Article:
Mayim Bialik on “Hopscotch” by Julio Cortázar
“A form of communication”
The following is an excerpt from “The Books That Changed My Life” edited by Bethanne Patrick. To share the book that changed your life, visit TheBooksThatChangedMyLife.com
I come from a family of readers. My parents are both English teachers. I inherited my father’s library, an amazing legacy, and I am currently designing a library/bedroom around those fifty boxes of books.
It’s an amazing legacy, but a sad one, too: my father died four months ago, from cancer.
In the last month of his life, when he was in hospice, I started reading to him. We didn’t get very far, but it was an amazing experience, very, very emotionally dense and very beautiful. My mother would drift in and out as I read to my dad, and it became something that gave shape to very difficult days.
The book I read to my father was Hopscotch by Julio Cortázar. The novel was a huge influence on my dad. He even wrote a letter to Cortázar in 1965—and got a response. That letter is still inside my father’s 1966 copy of the book that he took from the library.
Reading to my dad was a way to give him a sense of calm. Words and music were so important to him, so I tried to give that to him. At first we would sing together, but it became harder and harder for him to participate. I knew reading out loud would be soothing. He would request it, and sometimes I knew it was too heavy, but it really served as kind of a placeholder—and even when he couldn’t actively communicate, it was a form of communication, because I was reading to him what he had passed to me.
After he died, my mother dropped Hopscotch in our local library’s book drop, not realizing it was my dad’s purloined copy. I went and asked for its return, and I’m glad I did. Besides the author’s letter, in the pocket where the library card goes my father had a stack of about a dozen index cards, the kind he made notes on constantly. One of the cards just has the word “enmeshed.” He’s been gone for four months and it feels like both an eternity and an instant.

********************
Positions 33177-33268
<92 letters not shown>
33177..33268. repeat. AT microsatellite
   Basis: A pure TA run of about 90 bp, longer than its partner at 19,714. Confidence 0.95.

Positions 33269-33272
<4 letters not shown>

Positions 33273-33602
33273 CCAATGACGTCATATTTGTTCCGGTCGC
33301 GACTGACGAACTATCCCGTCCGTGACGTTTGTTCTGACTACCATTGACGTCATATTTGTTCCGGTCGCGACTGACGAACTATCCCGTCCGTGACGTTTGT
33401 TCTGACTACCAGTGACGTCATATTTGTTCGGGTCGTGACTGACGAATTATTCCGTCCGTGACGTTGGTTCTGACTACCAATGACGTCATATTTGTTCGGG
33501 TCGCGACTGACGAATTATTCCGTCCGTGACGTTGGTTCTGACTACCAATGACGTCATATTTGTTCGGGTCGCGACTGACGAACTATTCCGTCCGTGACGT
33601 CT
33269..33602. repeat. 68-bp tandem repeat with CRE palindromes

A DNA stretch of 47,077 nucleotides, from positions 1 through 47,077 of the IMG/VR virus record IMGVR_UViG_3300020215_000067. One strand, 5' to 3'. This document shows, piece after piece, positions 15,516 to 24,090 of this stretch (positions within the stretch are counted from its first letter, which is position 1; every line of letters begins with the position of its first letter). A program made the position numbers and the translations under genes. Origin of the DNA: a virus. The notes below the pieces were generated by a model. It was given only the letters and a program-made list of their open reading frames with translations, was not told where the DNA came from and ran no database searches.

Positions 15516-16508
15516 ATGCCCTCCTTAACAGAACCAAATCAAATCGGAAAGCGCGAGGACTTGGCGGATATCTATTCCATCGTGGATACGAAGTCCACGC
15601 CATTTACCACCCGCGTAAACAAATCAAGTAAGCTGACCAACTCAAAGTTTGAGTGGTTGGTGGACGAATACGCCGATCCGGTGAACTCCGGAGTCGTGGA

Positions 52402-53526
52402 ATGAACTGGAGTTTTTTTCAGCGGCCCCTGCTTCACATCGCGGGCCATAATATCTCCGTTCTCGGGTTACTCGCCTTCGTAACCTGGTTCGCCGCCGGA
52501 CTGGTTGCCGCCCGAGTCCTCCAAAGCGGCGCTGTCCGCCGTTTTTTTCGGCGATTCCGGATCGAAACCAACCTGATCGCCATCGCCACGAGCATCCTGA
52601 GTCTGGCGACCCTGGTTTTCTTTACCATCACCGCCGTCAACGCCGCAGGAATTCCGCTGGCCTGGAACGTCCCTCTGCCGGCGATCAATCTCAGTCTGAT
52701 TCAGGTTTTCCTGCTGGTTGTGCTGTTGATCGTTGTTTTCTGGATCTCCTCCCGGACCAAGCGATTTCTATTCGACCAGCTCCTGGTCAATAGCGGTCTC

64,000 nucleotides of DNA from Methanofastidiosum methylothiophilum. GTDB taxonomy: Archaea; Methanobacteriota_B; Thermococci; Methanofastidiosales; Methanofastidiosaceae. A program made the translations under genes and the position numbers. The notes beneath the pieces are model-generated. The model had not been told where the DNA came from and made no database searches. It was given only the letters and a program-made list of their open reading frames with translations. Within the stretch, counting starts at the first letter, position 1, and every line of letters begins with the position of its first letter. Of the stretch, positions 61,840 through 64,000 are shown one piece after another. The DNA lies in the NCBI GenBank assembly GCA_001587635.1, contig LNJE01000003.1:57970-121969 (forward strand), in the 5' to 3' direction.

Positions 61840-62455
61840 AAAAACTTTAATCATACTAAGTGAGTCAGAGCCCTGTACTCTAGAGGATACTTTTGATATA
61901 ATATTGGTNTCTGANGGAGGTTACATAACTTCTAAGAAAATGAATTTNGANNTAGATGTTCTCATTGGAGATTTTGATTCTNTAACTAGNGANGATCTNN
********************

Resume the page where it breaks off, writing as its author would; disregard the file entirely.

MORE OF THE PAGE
My dad was the firstborn American in his family, and he rebelled against his traditional immigrant background by loving really, really esoteric stuff, like Cortázar. He was his family’s liberal, their broad thinker, and for my parents’ generation the possibility of this new world led naturally to becoming a teacher if you weren’t going to be a doctor or a lawyer. My father loved words, this language that his parents didn’t even really speak very well. He was really an artist, a bohemian poet, but although he never thought of himself as someone following a poet’s career, he maintained his awe of literature, and reading for reading’s sake, his entire life.
Even when I was a teen and spending most of my time reading scripts, that was no excuse to fall behind in my reading. My father would make reading lists for me, lists that I would become determined to conquer, and that became a huge part of our life together, something that linked us; books told the story of our family, in a way.
I still read a lot, although given my profession as a scientist and my busy life as a parent I read a lot more nonfiction now—including books on meditation. I’m reading one by Sharon Salzberg right now. I try to keep up with The New Yorker and Harper’s, magazines that my father loved so much. I do read to my children, but I grew up in a home where Dr. Seuss was considered a little silly, so the books I choose for them tend to be a bit more wordy and narrative driven.
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Mayim Bialik has a PhD in neuroscience from UCLA; she also plays a neuroscientist on TV, in The Big Bang Theory. Bialik, who starred in the 1990s sitcom Blossom, lives with her two sons in Los Angeles.